Official statistics from the U.S. government and international organizations show the United States has the highest rate of child poverty of any developed country, more people in poverty than Indonesia and a higher poverty rate than Europe.
Is any of this true?
Whatever your current beliefs about poverty in America, be prepared to shed them like so much jetsam.
The Census Bureau computes two measures: absolute poverty and relative poverty. They use something called the Orshansky method to compute absolute poverty. This is a complex, deeply flawed and convoluted method that vastly overstates poverty.
According to the Orshansky method, 40 percent of Americans are in poverty in any given 10-year period and nearly 60 percent spend at least one year in poverty between ages 25 and 75. This fails the basic smell test.
Nevertheless, we plow ahead with Census Bureau data based on Orshansky which defines the poverty line as “the resources necessary to meet the basic needs for healthy living: having sufficient income to provide the food, shelter and clothing needed to preserve health.”
This official measure places about 15 percent of the population, or 46 million Americans, in poverty.
Of those classified in poverty, 70 percent report they suffer no material hardships and can meet all their essential needs for food, shelter, clothing and health care. When we subtract this 70 percent from the 46 million and further subtract the 6 million illegal aliens included, the actual number of Americans experiencing material poverty is about 8 million, or between 2 percent and 3 percent.
This is largely the same cohort as the 2 percent to 3 percent of Americans with very low mental acuity, i.e. those who struggle to fill out a simple form. There are very few Americans in poverty other than those with severe cognitive challenges.
Arguably, the issue is not even one of poverty “per se.”
Those in Poverty Spend $1.75 for Each $1.00 of Income
The Census Bureau, the same folks who created the Orshansky monster, reports those below the poverty threshold spend $1.75 for every dollar of reported income. In what must be a giant disconnect of which only government is capable, the Census Bureau bases poverty on income and not spending, even though they know of the vast gulf between the two metrics.
One is left to wonder what the true rate of poverty would be if computed on spending rather than income.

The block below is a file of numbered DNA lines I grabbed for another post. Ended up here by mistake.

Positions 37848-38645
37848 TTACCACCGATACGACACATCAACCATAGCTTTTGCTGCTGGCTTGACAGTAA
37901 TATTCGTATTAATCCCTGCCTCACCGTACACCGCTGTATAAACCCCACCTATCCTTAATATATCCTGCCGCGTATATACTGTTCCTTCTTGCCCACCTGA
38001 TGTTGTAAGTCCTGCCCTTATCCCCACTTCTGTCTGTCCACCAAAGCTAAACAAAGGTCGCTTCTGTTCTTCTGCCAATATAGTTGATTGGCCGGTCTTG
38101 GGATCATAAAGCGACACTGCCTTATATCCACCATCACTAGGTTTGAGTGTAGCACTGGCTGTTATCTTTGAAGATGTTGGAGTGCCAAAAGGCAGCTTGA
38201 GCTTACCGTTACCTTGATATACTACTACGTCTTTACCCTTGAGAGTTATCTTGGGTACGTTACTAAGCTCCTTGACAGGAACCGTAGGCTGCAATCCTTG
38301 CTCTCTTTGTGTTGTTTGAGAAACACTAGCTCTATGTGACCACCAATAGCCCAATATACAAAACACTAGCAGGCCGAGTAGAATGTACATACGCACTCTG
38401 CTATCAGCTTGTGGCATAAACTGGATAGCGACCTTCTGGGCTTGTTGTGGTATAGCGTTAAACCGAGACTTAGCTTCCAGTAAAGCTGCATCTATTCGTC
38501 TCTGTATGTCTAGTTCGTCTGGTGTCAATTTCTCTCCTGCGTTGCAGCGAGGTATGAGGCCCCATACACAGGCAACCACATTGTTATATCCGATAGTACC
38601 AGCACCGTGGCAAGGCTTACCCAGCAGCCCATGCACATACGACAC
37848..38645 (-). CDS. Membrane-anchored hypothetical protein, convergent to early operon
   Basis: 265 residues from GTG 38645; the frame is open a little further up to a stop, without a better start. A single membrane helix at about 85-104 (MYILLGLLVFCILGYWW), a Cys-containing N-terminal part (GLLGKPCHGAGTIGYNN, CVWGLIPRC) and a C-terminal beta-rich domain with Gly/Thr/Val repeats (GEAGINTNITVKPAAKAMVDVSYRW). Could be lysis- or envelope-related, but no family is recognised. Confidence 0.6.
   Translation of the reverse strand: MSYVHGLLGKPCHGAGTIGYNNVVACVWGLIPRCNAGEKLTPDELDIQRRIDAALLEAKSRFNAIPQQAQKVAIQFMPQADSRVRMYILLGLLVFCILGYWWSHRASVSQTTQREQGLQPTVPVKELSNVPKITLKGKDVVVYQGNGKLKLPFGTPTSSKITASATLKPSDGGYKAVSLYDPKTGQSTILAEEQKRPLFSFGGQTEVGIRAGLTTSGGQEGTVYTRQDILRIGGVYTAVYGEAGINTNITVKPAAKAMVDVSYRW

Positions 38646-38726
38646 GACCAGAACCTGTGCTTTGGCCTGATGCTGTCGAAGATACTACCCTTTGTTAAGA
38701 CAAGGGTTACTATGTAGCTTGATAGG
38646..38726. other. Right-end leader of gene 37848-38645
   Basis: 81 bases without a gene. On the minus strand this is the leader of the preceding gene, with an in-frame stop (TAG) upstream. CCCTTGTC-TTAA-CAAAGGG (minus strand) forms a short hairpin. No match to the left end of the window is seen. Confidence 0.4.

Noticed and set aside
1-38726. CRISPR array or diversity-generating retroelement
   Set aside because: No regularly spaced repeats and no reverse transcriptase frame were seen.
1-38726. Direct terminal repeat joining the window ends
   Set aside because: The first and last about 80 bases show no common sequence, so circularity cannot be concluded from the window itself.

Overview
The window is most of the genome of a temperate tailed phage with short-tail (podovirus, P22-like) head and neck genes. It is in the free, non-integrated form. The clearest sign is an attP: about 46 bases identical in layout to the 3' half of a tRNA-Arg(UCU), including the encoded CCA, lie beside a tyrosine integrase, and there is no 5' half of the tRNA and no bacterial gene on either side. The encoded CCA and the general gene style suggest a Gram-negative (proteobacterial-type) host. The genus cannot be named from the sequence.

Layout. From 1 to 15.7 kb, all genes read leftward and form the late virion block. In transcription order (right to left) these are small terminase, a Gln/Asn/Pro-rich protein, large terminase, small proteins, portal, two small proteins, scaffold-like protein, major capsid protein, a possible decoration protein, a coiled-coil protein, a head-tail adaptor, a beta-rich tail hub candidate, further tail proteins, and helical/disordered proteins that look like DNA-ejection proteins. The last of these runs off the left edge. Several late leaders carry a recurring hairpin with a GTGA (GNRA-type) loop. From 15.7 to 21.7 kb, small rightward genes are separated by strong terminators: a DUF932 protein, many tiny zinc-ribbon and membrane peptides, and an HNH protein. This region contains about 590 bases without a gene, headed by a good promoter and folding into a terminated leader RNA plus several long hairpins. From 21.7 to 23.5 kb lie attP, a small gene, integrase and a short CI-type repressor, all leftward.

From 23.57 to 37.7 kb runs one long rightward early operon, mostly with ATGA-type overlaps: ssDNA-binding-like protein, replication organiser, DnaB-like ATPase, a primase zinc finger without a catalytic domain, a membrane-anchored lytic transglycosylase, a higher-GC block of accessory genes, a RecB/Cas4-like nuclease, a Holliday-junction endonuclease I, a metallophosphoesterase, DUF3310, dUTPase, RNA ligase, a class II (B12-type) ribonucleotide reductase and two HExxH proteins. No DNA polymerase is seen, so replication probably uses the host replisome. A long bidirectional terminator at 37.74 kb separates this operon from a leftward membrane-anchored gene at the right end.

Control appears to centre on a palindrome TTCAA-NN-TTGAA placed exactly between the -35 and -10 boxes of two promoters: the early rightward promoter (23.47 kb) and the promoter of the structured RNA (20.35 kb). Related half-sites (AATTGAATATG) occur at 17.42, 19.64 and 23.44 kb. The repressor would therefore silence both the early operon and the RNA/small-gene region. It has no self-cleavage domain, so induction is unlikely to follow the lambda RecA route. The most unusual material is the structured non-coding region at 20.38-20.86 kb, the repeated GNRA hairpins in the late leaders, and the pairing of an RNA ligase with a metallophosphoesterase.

All measures of inequality in America are based on income. What might inequality look like based on spending instead? We have the answer; the Bureau of Labor Statistics (BLS) did a study in 2008 that shows spending for goods and services (excluding only taxes) by income cohort.
The poorest quintile spent $13,000 per person; the second poorest $14,170; the middle cohort spent $16,250; the second richest spent $19,700 while the richest spent $26,600.
Thus, the richest Americans spend only twice as much as the poorest – a tiny disparity indeed.
Where Everyone is Poor, No One is Relatively Poor
The second metric government and international organizations use to measure poverty is relative poverty; it is defined as having significantly less access to income than other members of society.
Per this measure, a family is in poverty if they have less than 50 percent of the median income (spending is ignored). Hence, the US has a higher relative poverty rate than Europe and has more people in poverty than Indonesia, the country with the next highest population.
A country uniformly and utterly destitute would have less relative poverty than America because in a place (think: Haiti, Congo, Guinea) where everyone is dirt poor, no one is relatively poor.
Reality gives the lie to relative poverty. The bottom decile (by income), i.e. the poorest 10 percent of Americans has a real income equal to or better than in most European countries. Americans in poverty have 1,230 square feet per household compared to 980 SF for the average of all European households, not just those in poverty.
As for the dismal US metric for child poverty, it is based on relative data with poverty defined as 50 percent of median income, i.e. it is bogus.
Take away points:
(1) There are about 8 million Americans living in material poverty, not 46 million; the true rate is about 2.5 percent, not 15 percent;
(2) The 8 million living in poverty are there mainly because of severe cognitive issues and not poverty per se:
(3) poverty is measured using income rather than spending despite spending of $1.75 for every $1.00 of reported income;
(4) when inequality is measured using spending, the difference between the richest and poorest Americans evaporates; and
(5) relative poverty (including child poverty) is a fraud. Conventional ways of looking at poverty must be jettisoned, i.e. become jetsam.
The opinions expressed by the author do not necessarily reflect the views of BizPac Review.